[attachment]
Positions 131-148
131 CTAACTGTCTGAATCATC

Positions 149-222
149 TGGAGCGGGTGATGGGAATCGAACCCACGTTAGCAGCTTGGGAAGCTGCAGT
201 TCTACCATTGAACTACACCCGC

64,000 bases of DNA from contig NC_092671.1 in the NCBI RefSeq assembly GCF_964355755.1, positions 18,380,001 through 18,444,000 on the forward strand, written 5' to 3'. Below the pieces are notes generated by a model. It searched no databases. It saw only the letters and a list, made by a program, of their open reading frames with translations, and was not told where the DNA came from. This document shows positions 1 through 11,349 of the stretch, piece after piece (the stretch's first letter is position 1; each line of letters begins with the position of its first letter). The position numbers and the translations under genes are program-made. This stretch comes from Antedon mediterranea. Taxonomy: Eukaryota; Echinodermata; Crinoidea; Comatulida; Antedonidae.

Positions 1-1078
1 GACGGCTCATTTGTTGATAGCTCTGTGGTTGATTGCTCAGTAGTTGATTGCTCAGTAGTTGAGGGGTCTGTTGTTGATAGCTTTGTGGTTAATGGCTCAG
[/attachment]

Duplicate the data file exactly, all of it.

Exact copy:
Positions 131-148
131 CTAACTGTCTGAATCATC

Positions 149-222
149 TGGAGCGGGTGATGGGAATCGAACCCACGTTAGCAGCTTGGGAAGCTGCAGT
201 TCTACCATTGAACTACACCCGC

64,000 bases of DNA from contig NC_092671.1 in the NCBI RefSeq assembly GCF_964355755.1, positions 18,380,001 through 18,444,000 on the forward strand, written 5' to 3'. Below the pieces are notes generated by a model. It searched no databases. It saw only the letters and a list, made by a program, of their open reading frames with translations, and was not told where the DNA came from. This document shows positions 1 through 11,349 of the stretch, piece after piece (the stretch's first letter is position 1; each line of letters begins with the position of its first letter). The position numbers and the translations under genes are program-made. This stretch comes from Antedon mediterranea. Taxonomy: Eukaryota; Echinodermata; Crinoidea; Comatulida; Antedonidae.

Positions 1-1078
1 GACGGCTCATTTGTTGATAGCTCTGTGGTTGATTGCTCAGTAGTTGATTGCTCAGTAGTTGAGGGGTCTGTTGTTGATAGCTTTGTGGTTAATGGCTCAG